CREATING RURAL CONNECTIONS IN VIRGINIA
Updated: Oct 25
“Surrounded by unspoiled woods, tobacco farms that have been passed from one generation to the next and friendly little towns,” Virginia's Tobacco Heritage Trail aims to create rural connections, while linking large metropolitan areas in both Virginia and North Carolina, along the East Coast Greenway.
The trail is housed in Virginia’s Southside region, which stretches from the James River south to the North Carolina border and is historically known for its production of tobacco and cotton. The railroad line being used to house the Tobacco Heritage Trail today once connected the small towns in the area to move both cargo and people.
With its centralized location between two metropolitan areas, the in-development Tobacco Heritage Trail is poised to become the bridge system linking Virginia and North Carolina, connecting the Fall Line Trail, Virginia Capital Trail and Appomattox River Trail on the Virginia side to the North Carolina Triangle’s extensive trail network, as well as the two state capitals of Richmond and Raleigh.
With these connections in place, the Tobacco Heritage Trail and its adjacent communities can become a rural hub along the East Coast Greenway, helping the towns along the trail thrive with an increase in visitors and expanded tourism in the region.
Currently, the East Coast Greenway section of the Tobacco Heritage Trail is a 16-mile primarily natural surface trail connecting Lawrenceville and La Crosse/South Hill used by people biking, walking and rolling - and by equestrian trail-goers. But there is potential for an expanded and impactful trail network for local residents and visitors alike.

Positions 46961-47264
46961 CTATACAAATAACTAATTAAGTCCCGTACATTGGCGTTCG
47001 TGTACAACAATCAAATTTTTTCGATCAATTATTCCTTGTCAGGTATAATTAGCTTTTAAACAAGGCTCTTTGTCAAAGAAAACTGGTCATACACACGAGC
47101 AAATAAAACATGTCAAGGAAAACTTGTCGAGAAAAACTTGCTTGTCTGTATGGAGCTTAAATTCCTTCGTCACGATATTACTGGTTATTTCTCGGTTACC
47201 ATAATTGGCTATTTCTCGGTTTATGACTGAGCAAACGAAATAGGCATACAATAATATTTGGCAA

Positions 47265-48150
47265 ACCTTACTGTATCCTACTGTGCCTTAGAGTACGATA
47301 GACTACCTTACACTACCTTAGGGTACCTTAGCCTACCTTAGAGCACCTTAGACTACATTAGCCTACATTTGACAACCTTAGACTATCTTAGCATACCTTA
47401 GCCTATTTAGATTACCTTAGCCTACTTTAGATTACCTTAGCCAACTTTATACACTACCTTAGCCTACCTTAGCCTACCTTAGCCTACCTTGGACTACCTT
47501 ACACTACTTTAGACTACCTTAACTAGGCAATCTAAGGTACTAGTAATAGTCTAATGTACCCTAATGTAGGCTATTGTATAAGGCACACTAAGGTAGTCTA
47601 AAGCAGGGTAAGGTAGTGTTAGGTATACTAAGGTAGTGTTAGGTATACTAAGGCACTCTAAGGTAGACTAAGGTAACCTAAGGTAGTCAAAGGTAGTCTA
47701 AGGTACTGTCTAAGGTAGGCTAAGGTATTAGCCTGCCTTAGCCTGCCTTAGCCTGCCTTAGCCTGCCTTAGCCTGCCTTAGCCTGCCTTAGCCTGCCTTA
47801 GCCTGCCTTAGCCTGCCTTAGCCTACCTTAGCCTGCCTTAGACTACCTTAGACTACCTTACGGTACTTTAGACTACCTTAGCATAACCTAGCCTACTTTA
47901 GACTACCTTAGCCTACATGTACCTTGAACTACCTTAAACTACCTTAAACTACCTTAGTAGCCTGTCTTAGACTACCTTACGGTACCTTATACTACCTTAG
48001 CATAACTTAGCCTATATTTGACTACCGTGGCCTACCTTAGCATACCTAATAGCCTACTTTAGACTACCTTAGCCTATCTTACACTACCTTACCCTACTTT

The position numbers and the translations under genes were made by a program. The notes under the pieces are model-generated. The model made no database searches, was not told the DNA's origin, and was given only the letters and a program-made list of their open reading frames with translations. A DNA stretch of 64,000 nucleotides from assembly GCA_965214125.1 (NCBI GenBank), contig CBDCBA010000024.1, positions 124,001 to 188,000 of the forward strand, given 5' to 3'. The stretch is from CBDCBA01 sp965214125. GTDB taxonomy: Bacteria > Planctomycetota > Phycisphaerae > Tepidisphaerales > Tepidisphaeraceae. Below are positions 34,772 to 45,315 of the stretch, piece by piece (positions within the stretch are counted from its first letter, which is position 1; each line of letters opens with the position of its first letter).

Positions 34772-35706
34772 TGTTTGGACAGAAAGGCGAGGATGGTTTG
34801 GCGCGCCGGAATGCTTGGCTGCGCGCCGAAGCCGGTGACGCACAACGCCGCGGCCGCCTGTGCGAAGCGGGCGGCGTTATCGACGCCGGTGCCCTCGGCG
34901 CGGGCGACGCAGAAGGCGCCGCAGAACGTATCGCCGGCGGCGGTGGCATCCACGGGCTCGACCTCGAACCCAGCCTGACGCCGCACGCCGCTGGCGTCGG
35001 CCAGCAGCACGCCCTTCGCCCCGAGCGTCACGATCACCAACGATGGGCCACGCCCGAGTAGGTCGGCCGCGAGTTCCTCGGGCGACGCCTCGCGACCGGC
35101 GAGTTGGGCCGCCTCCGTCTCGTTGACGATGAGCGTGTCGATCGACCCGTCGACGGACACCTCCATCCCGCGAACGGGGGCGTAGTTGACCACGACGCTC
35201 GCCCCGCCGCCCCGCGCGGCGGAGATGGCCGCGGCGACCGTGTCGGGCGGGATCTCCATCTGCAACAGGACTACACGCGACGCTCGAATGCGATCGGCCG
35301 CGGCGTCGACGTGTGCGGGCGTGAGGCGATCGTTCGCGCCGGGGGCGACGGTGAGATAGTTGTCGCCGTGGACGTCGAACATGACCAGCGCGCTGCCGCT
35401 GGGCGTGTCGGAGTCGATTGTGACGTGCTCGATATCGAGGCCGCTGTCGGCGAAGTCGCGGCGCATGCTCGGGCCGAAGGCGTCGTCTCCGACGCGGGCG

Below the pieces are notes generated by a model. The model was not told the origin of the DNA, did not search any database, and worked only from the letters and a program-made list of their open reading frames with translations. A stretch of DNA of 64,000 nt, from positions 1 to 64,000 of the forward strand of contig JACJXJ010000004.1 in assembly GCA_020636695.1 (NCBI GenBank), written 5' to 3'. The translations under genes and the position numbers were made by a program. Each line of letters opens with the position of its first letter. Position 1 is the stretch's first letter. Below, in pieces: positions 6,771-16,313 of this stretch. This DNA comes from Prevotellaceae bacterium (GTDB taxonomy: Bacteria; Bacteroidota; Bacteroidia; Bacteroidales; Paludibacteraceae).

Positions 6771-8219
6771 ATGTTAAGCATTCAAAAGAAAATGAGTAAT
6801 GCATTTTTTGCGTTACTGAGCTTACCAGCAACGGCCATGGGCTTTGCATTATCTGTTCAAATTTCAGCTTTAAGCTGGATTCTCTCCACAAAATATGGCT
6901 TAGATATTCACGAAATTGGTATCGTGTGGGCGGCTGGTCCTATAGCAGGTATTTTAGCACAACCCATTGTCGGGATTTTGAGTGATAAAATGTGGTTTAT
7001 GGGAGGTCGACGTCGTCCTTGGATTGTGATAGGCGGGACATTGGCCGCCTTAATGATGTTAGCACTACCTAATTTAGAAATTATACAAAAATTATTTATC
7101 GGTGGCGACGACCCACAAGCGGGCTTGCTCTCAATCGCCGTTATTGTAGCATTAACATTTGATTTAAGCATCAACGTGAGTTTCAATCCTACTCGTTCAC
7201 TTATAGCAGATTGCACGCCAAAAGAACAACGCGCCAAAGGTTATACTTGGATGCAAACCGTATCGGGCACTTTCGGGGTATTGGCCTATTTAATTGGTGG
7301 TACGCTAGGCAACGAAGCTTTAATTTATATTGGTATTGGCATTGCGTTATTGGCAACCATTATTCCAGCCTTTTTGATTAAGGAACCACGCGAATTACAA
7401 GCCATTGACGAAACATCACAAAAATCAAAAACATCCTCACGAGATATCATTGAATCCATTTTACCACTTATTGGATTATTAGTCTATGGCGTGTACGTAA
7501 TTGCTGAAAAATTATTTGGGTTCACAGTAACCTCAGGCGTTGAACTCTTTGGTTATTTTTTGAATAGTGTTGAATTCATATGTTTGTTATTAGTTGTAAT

East Coast Greenway Alliance partners Roanoke River Rails-to-Trails and Southside Planning District Commission are leading the local and regional efforts to expand the Tobacco Heritage Trail.
Momentum is on the side of the Tobacco Heritage Trail, as the Virginia Legislature named the trail one of its five priority trails when it created the Virginia State Trails Office within the Virginia Department of Transportation and dedicated funding to trails in the state budget.
The funding priority from that process is a section trail that will help connect Boydton and Clarksville, a border town close to North Carolina that aims to become a trail- and outdoor-focused destination due to its location on the Roanoke River and Kerr Reservoir.
Clarksville also could be the northern end of a rail-to-trail starting in Oxford, North Carolina, and providing cross-border connectivity to the Tobacco Heritage Trail, as well as a direct link to North Carolina’s Triangle region.
Efforts are underway to extend the Tobacco Heritage Trail in Lawrenceville to create connections to local schools and underserved communities. Plans are also in place to connect South Hill with Boydton, the county seat of Mecklenburg County, where a 1-mile section of trail already exists.
This potential section in Lawrenceville would add transportation and recreation options for communities that currently lack any connection to the current trail, while improving safety for the people biking, walking and rolling in the area.
In addition to completing Greenways for All for local residents, expanding and connecting sections of the Tobacco Heritage Trail will help draw more trail-oriented tourists to the area and increase the usage of the trail, while encouraging the continued support of local elected officials, business owners and residents.
Together, we can make greenways and trails accessible to all Americans, no matter their income level, race, ethnicity or ability. Everyone deserves the physical fitness, peace of mind and community connection that trail time provides.